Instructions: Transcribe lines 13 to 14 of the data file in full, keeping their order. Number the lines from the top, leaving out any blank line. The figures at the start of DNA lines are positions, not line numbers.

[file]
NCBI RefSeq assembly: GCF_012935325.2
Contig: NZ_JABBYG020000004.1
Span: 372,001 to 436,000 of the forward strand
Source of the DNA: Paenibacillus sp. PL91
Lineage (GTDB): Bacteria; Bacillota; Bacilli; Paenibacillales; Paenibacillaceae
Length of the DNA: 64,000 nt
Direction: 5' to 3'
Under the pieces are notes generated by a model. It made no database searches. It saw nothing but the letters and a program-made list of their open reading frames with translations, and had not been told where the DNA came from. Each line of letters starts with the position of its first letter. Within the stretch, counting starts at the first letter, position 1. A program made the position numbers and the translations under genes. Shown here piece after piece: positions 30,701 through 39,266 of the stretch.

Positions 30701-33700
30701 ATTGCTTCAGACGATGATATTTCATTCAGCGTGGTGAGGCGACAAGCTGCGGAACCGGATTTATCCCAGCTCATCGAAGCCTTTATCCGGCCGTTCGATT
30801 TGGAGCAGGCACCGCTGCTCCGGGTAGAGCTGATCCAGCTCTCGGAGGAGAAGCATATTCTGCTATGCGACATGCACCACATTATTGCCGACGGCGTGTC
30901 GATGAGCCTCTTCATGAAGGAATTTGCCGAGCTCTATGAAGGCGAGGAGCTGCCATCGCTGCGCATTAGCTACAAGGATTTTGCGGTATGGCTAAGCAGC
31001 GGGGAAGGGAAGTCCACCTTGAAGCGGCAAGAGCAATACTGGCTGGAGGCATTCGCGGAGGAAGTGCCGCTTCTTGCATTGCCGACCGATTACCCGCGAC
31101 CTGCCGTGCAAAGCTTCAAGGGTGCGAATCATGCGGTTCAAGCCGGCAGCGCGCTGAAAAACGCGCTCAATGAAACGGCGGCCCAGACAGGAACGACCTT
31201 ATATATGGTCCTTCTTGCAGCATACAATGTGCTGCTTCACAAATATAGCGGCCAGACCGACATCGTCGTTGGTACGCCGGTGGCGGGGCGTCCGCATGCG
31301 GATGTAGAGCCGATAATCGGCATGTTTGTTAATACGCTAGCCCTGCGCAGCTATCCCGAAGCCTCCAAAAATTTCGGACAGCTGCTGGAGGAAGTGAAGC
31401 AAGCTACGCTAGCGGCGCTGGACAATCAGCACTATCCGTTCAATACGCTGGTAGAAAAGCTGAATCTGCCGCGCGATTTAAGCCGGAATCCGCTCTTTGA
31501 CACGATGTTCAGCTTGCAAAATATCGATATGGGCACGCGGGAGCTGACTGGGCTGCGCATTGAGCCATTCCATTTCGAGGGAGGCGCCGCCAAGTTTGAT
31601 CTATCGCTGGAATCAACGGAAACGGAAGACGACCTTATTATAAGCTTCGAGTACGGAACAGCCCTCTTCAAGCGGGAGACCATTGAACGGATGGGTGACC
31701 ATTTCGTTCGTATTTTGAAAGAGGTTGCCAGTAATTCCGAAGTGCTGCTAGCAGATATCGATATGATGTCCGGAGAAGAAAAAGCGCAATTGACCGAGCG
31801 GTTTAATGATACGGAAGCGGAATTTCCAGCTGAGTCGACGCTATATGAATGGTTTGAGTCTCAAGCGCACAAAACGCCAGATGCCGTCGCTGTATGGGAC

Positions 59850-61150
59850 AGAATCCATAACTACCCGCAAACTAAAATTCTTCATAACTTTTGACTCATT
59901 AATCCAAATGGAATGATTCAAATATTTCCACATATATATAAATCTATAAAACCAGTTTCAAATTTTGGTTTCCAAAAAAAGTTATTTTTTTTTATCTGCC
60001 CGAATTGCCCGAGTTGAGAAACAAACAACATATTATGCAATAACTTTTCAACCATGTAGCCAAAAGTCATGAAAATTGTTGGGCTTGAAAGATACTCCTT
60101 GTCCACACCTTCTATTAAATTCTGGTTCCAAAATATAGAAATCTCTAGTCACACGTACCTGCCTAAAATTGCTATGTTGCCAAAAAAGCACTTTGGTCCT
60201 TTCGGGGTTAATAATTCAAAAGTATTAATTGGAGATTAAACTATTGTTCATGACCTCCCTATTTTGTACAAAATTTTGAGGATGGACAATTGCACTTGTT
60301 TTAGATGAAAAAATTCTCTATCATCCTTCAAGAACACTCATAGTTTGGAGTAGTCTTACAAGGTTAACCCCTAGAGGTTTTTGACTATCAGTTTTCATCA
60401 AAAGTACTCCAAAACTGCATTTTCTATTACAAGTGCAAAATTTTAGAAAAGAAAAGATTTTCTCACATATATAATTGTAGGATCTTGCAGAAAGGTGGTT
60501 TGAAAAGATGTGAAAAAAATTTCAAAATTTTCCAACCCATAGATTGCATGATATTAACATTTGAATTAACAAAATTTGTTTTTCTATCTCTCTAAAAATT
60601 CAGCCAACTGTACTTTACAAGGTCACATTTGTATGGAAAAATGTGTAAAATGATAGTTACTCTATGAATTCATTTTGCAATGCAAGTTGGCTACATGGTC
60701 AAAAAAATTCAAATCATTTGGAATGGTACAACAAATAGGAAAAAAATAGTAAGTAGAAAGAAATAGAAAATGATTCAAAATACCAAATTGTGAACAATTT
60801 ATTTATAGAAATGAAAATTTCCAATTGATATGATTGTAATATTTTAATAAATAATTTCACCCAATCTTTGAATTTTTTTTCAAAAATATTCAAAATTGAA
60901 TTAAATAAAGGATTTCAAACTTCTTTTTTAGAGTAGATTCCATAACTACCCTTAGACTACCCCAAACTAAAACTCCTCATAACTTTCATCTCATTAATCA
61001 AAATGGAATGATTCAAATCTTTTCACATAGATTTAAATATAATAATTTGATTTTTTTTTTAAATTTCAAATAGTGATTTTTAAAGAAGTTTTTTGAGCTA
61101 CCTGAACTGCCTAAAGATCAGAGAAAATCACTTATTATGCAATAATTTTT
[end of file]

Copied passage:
31001 GGGGAAGGGAAGTCCACCTTGAAGCGGCAAGAGCAATACTGGCTGGAGGCATTCGCGGAGGAAGTGCCGCTTCTTGCATTGCCGACCGATTACCCGCGAC
31101 CTGCCGTGCAAAGCTTCAAGGGTGCGAATCATGCGGTTCAAGCCGGCAGCGCGCTGAAAAACGCGCTCAATGAAACGGCGGCCCAGACAGGAACGACCTT